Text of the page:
Review: Mechanica

by 1:36 PM 2 comments
Nicolette’s awful stepsisters call her “Mechanica” to demean her, but the nickname fits: she learned to be an inventor at her mother’s knee. Her mom is gone now, though, and the Steps have turned her into a servant in her own home.

But on her sixteenth birthday, Nicolette discovers a secret workshop in the cellar and begins to dare to imagine a new life for herself. Could the mysterious books and tools hidden there—and the mechanical menagerie, led by a tiny metal horse named Jules—be the key to escaping her dreary existence? With a technological exposition and royal ball on the horizon, the timing might just be perfect for Nicolette to earn her freedom at last.

Gorgeous prose and themes of social justice and family shine in this richly imagined Cinderella retelling about an indomitable inventor who finds her prince . . . but realizes she doesn't want a fairy tale happy ending after all.


Mechanica by Betsy Cornwell

Expected publication: August 4th 2015 by Clarion Books
Genre: Fantasy, Fairytale and Retelling
Rating: 2 Stars
Reviewed on May 12, 2015
This review can also be founds on Goodreads.

My Review

Bibbity bobbity . . .


I’ve never booed a book before, but there’s a first time for everything.

Where did Mechancia go wrong?

Beware: spoilers everywhere.

I kept waiting, waiting, for something exciting to happen. I was bored with the beginning and the middle and I wasn’t enjoying the characters.

By the time I hit 80%, I knew I was in for an underwhelming ending.

The thing is I like the idea of the ending. The message it's sending to young girls. Nicholette owns her story and she doesn’t need a prince to complete it. She moved out of the house and is making a living as a successful inventor and independent woman. I love that. I do.

"Nothing could make me give up the freedom I longed for, not even the heir to a kingdom."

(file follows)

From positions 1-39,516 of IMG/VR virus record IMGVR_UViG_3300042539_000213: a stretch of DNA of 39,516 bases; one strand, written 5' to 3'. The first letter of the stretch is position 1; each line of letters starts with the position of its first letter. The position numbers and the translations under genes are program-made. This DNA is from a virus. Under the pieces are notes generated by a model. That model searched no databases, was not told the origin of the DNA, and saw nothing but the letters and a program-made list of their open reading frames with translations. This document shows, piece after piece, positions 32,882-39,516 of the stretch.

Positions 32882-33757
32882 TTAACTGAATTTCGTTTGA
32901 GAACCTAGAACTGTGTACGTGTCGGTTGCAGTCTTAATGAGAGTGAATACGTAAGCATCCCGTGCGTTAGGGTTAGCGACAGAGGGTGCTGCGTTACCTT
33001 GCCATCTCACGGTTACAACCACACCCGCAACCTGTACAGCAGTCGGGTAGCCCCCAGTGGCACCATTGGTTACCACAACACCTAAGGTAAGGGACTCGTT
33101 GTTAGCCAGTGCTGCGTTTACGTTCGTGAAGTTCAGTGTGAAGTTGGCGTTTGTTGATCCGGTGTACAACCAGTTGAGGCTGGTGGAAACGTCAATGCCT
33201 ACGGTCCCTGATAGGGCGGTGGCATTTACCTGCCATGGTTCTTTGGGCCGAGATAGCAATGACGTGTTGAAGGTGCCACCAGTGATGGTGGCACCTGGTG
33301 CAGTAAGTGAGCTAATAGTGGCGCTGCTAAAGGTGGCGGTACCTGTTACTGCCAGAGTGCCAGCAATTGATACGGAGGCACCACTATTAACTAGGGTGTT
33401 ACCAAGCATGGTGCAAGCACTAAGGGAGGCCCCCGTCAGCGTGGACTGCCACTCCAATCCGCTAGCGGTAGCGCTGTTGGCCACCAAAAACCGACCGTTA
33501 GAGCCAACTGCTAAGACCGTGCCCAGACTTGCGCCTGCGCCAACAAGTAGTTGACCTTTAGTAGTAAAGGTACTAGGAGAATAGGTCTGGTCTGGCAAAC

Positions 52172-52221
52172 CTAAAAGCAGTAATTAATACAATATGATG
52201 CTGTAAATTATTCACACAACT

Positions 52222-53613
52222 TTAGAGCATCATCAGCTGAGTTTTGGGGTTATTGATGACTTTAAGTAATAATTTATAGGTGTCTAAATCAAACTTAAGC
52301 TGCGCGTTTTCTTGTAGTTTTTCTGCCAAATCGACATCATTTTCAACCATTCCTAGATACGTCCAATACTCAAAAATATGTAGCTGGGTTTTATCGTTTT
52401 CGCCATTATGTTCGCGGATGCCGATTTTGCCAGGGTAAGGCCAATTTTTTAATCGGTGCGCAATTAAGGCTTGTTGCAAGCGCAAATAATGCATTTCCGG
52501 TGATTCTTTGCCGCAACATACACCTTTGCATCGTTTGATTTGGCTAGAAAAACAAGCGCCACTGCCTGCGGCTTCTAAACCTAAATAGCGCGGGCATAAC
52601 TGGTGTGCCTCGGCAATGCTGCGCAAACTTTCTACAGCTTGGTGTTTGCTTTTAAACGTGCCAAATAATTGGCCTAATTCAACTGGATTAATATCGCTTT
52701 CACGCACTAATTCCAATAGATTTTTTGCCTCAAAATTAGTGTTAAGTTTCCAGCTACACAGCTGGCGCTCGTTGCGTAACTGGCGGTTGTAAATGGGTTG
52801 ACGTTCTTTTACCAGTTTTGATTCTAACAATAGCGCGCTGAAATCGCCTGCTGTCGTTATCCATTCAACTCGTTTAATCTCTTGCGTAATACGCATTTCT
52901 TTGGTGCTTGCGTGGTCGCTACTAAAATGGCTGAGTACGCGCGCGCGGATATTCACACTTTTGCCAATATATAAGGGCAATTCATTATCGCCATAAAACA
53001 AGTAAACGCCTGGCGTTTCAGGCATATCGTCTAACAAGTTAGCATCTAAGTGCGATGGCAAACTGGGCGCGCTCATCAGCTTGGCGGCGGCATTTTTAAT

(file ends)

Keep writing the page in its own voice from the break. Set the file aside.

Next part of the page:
But the way it was delivered?

You’ve got to be shitting me.

You throw all this “Ashes” mystery, Fey antagonism and revolution, political intrigue, and hidden prince speculation at me, and I end up with this ending?

Who exactly is Cora? Where did half-ass triangle come from? Why must you make Nicholette bitch-slap her stepsister? Was I supposed to shout in triumph? I have so many issues with this book.

The thing is I don't care one bit about the romance and I'm not even mad that the prince is in love with someone else, but suddenly, he decides he wants to marry Nicholette because they make an "inspirational" and "romantic" couple and then Fitz added some crap about how it would help the revolution. All of this came out of nowhere. I really expected there to be some action with the Fey. There was none. The only action there was is of Nicolette running away from the ball like a little chicken shit and then bitch-slapping her stepsister. Retaliation and girl-on-girl harm is your version of feminism? No. Just no. I'm glad Nicolette stood up to her family and gained a backbone, but the rest of that crap is utterly ridiculous.

Yes, Mechancia, you are definitely rocking steampunk, but that’s all you’ll be rocking in the fairytale retelling world.

What a disappointment you are.

You're going into limbo with your sister Cinder. I don't like you both.

ARC provided by author in exchange for review.

My Rating


Nancy Her


Cee named The Mistress Case after Sherlock (BBC with Benedict) and Supernatural (Dean, baby). She writes mainly book reviews. On occasions, movies and TV shows. She reads and reviews in many genres, including fantasy, historical, contemporary, romance, erotica, mystery, etc. She personally rains more love on fantasy and historical romance and hopes you won't hold it against her. Caoi.


  1. I actually really loved Cinder but I read the synopsis of this and thought it is copy cap of Cinder so didn't pick it up. Now after reading your review, I am really glad I didn't request it :D

    1. You should definitely read the contents of a book before judging it, but yep, this book is nothing like Cinder. I have to say that Cinder is a better retelling than Mechanica.